Top 3 Baking Fails And How To Fix Them
There's nothing quite like following a recipe to the letter, only to end up with a product that looks and tastes nothing like the picture. What went wrong?
Do not despair, Baking is actually all about learning from failure, and practice makes perfect. Here are three common baking fails and what you can do to fix (and prevent) them:
1. Your cakes are tough and dense.
Overmixing or using the wrong type of flour
Mixing is a tricky thing when it comes to cakes. Light, fluffy cakes result from creating the right amount of air cells during the mixing process. This can only be done when you have the perfect mixing speed, temperature and duration during the mix. Also, using the wrong type of flour will often produce a heavy, dense cake.
Solutions: First, be sure to add ingredients in the order called for in the recipe. There is a reason why fats and sugar come first, followed by eggs followed by flour and leaveners. The thing to remember here is that as soon as you begin mixing flour with a liquid and a fat, gluten is developed. Gluten is not desirable in cakes, so mix thoroughly but as little as possible. Also make sure you’re using the correct flour. If your recipe calls for a cake or pastry flour, use it. An all-purpose flour or bread flour will be too hard, creating a sturdy cake with a tough crumb.
So, overmixing cake batter can result in a heavy, rubbery texture. Overmixing activates the gluten in flour. Gluten is the enemy of light and fluffy cakes (think of bread here), and will make cakes hard instead of the soft spongy texture we associate with a good cake. Insufficient creaming of sugar and eggs will also result in a dense texture because there isn't enough air trapped in the mix to give it a lift. Additionally, adding too much liquid will make it dense and pudding-like.
2. Your cookies go flat.
Too much sugar, used all butter, oven temperature was too low, dough was too warm
Solutions: Decrease sugar and increase flour in equal proportion. Start out conservative--In some recipes, just a small adjustment will drastically improve results. Replace the butter with solid shortening, or use half butter and half shortening. Shortening contains a higher fat content and less liquid. Try baking your cookies at a slightly higher temperature for a slightly shorter time. Experiment until you get the correct ration of time to temp for that recipe. Lastly, chill your dough before baking. This solidifies the fat so that it takes longer to melt. The longer the fat remains solid, the less cookies spread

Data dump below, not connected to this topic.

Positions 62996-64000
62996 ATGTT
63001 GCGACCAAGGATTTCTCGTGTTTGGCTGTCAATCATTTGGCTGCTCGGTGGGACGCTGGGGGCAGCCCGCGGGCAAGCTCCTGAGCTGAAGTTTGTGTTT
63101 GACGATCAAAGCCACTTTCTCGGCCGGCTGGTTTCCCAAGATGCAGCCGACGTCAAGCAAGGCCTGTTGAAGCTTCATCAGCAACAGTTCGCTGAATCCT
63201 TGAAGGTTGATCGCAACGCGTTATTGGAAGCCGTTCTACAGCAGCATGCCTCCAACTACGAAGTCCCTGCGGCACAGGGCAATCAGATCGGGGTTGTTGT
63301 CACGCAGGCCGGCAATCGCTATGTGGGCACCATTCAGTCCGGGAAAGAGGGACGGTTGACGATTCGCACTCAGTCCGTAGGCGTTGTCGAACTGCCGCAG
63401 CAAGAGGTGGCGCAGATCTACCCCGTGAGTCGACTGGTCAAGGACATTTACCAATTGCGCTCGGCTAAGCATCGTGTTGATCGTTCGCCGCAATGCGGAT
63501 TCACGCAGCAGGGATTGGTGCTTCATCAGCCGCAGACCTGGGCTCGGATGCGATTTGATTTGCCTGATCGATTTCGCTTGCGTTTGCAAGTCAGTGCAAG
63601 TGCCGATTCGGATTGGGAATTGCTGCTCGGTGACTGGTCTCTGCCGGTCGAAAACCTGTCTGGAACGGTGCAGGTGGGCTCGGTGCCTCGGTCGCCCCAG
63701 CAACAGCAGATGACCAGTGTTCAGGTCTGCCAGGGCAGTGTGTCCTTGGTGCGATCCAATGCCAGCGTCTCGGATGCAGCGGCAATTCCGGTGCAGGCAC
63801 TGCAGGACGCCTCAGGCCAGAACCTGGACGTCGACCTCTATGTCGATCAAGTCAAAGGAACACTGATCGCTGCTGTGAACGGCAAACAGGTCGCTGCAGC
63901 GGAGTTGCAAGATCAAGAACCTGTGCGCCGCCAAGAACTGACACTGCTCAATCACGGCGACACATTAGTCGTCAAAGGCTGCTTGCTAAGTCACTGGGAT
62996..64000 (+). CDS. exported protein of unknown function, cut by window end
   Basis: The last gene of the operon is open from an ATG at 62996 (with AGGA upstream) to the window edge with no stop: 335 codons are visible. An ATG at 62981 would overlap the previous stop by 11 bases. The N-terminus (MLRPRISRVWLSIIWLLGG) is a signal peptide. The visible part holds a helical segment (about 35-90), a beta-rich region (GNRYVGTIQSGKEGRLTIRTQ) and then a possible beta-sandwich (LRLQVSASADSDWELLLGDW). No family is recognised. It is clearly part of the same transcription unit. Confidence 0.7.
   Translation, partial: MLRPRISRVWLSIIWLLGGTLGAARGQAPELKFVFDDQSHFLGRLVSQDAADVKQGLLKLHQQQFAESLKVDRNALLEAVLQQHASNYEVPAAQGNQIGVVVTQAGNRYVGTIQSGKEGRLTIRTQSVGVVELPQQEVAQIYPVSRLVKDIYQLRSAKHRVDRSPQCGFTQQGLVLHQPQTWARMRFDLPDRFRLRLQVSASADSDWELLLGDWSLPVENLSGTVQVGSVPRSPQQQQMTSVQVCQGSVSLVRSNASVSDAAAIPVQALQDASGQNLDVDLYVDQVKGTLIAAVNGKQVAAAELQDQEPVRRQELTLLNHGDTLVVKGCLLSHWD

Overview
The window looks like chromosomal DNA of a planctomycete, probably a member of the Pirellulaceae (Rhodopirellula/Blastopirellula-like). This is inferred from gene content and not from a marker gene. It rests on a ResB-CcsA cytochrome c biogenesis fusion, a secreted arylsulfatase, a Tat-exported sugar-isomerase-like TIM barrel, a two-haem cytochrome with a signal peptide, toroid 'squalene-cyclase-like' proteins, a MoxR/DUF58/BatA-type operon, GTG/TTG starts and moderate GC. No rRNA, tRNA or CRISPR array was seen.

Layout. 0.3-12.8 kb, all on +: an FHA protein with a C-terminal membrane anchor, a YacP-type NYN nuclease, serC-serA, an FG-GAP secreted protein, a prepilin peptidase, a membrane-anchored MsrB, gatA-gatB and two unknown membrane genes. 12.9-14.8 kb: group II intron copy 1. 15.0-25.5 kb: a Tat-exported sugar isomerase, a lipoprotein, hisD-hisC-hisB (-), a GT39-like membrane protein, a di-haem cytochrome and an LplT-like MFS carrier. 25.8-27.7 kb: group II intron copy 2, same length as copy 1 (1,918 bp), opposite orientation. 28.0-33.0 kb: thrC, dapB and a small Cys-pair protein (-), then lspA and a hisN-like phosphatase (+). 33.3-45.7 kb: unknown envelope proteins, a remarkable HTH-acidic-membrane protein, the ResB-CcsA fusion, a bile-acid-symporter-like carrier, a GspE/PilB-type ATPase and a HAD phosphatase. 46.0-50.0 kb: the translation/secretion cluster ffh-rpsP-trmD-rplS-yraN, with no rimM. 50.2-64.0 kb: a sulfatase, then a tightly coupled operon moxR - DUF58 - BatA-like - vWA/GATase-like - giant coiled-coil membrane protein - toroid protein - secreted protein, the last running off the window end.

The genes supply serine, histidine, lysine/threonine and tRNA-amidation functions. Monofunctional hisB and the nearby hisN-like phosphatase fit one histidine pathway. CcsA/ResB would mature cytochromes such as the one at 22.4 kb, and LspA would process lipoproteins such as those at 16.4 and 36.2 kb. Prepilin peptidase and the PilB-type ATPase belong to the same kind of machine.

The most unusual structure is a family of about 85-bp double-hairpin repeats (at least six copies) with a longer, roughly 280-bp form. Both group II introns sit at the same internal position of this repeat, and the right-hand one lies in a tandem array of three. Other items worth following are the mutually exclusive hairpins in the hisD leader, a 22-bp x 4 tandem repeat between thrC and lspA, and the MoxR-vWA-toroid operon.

3. Your muffin tops are flat or sunken.
Inactive or insufficient leavening, oven temperature was too low
Leavening (in muffins, baking soda and baking powder) gives your baked goods their rise. Using inactive leavener or too little in proportion to your dry ingredients results in less rise. Oven temperature works in conjunction with the leavener to make your muffins rise at the proper rate. A too-low temperature doesn't allow the batter to rise fast enough in the first few minutes so that it can set.
Solutions: First, make sure your soda and /or powder is active. For soda, pour a few tablespoons of white distilled vinegar into a small bowl. Add 1/2 teaspoon baking soda — if it's fresh, the mixture should fizz and bubble. For powder, add hot water. Keep both soda and powder tightly covered and don't use beyond the expiration date. In your batter, the correct proportion of leavener to flour is about 1 tsp. to 1 cup. Both should be measured by spooning into the measuring vessel then leveling off. To get a higher dome, start baking at 425 degrees for 5-6 minutes, then reduce the temp to 350 degrees for the remainder of the bake time. Use an oven thermometer for accuracy.
In baking there are no guarantees and yes, failure is always an option. But, knowing what caused the problem is the first step to fixing it. Use these tips and soon you, too, will be the fabulous baker you always dreamed you could be. Happy baking!